It’s been a good half-decade for Blue Coat Systems. The cybersecurity provider has been acquired three times since 2012, and with each sale, its value has roughly doubled—a success story driven in no small part by private equity’s increasing interest in the tech sector. Today marks the five-year anniversary of the first of those acquisitions, the initial step in its transformation from publicly traded startup to privately owned cash cow.
On February 15, 2012, Thoma Bravo completed its take-private buyout of Blue Coat for $25.81 per share in cash, or approximately $1.3 billion; with the deal, Blue Coat ceased trading under the BCSI symbol on the NASDAQ, the company’s home since going public in 1999. Before that, Blue Coat had received VC financing from a number of big names, including Benchmark and US Venture Partners.
Under Thoma Bravo ownership, Blue Coat began a program of add-ons. Between the last day of 2012 and the end of 2013, the company made four deals, most prominently the purchase of Solera Networks for $225 million. After some acquisitive growth, Thoma Bravo began to poke around for a sale, and by January 2014 reports surfaced that the firm was seeking a buyer, with Reuters initially indicating a purchase price exceeding $2 billion.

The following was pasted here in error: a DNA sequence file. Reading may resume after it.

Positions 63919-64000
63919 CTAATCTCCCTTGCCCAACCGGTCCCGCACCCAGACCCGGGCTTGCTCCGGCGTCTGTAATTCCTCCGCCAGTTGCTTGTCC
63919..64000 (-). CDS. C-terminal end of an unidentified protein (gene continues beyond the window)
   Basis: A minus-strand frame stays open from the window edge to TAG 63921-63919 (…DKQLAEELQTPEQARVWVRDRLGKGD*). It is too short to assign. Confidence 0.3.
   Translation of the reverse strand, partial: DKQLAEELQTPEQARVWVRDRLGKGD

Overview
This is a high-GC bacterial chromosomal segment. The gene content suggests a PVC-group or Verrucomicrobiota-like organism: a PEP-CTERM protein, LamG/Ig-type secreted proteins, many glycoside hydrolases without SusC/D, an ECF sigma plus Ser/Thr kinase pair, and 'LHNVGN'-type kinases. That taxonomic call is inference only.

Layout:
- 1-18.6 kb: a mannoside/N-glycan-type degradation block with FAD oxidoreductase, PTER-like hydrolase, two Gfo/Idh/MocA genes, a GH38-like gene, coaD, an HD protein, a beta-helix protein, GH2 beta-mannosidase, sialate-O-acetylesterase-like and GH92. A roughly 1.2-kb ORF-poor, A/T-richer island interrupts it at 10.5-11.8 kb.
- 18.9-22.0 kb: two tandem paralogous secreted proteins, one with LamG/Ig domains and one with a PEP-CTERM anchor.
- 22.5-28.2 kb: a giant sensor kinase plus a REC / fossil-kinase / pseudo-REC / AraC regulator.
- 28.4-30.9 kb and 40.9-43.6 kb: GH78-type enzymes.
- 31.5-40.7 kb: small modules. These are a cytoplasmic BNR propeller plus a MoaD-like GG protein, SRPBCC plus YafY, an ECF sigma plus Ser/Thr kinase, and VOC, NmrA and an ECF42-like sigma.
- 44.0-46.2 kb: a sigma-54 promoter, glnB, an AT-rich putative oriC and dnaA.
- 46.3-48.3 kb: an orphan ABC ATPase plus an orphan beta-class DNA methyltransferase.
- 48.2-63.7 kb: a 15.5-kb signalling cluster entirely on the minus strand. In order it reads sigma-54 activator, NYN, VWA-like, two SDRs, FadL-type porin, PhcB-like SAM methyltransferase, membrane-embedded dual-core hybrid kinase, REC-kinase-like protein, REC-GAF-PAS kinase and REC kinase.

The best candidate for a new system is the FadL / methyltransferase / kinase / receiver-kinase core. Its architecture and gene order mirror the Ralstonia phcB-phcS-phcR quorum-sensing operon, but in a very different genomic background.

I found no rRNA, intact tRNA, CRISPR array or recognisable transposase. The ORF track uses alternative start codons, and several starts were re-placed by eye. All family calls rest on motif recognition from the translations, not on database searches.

By May 2015, those reports proved to be an underestimation. When Thoma Bravo finally did find a buyer—Bain Capital—the price tag was approximately $2.4 billion, the result of an all-cash secondary buyout between two of the busiest PE players in the world of tech. With the Boston firm’s backing, Blue Coat continued its acquisition spree, striking new deals to buy Perspecsys and Elastica.
Yet the ownership carousel didn’t stop spinning for long. Within eight months, Bain Capital was reportedly eyeing an IPO for Blue Coat, with hopes of raising as much as $500 million. At the same time, though, the firm was seeking a new strategic acquirer. And in June 2016, one emerged: Symantec (NASDAQ: SYMC), a major cybersecurity provider, which would thus, in a roundabout way, take Blue Coat back to the public markets.
The final purchase price was $4.65 billion, with Silver Lake investing another $500 million into Symantec as part of the overall transaction. Symantec stated plans to incorporate Blue Coat’s networks and cloud security tech into its own offerings upon completion of the sale, which occurred last August.
Is yet another Blue Coat deal around the corner? Likely not. By helping increase the company’s value more than threefold, it’s safe to say that private equity ownership has already done its job.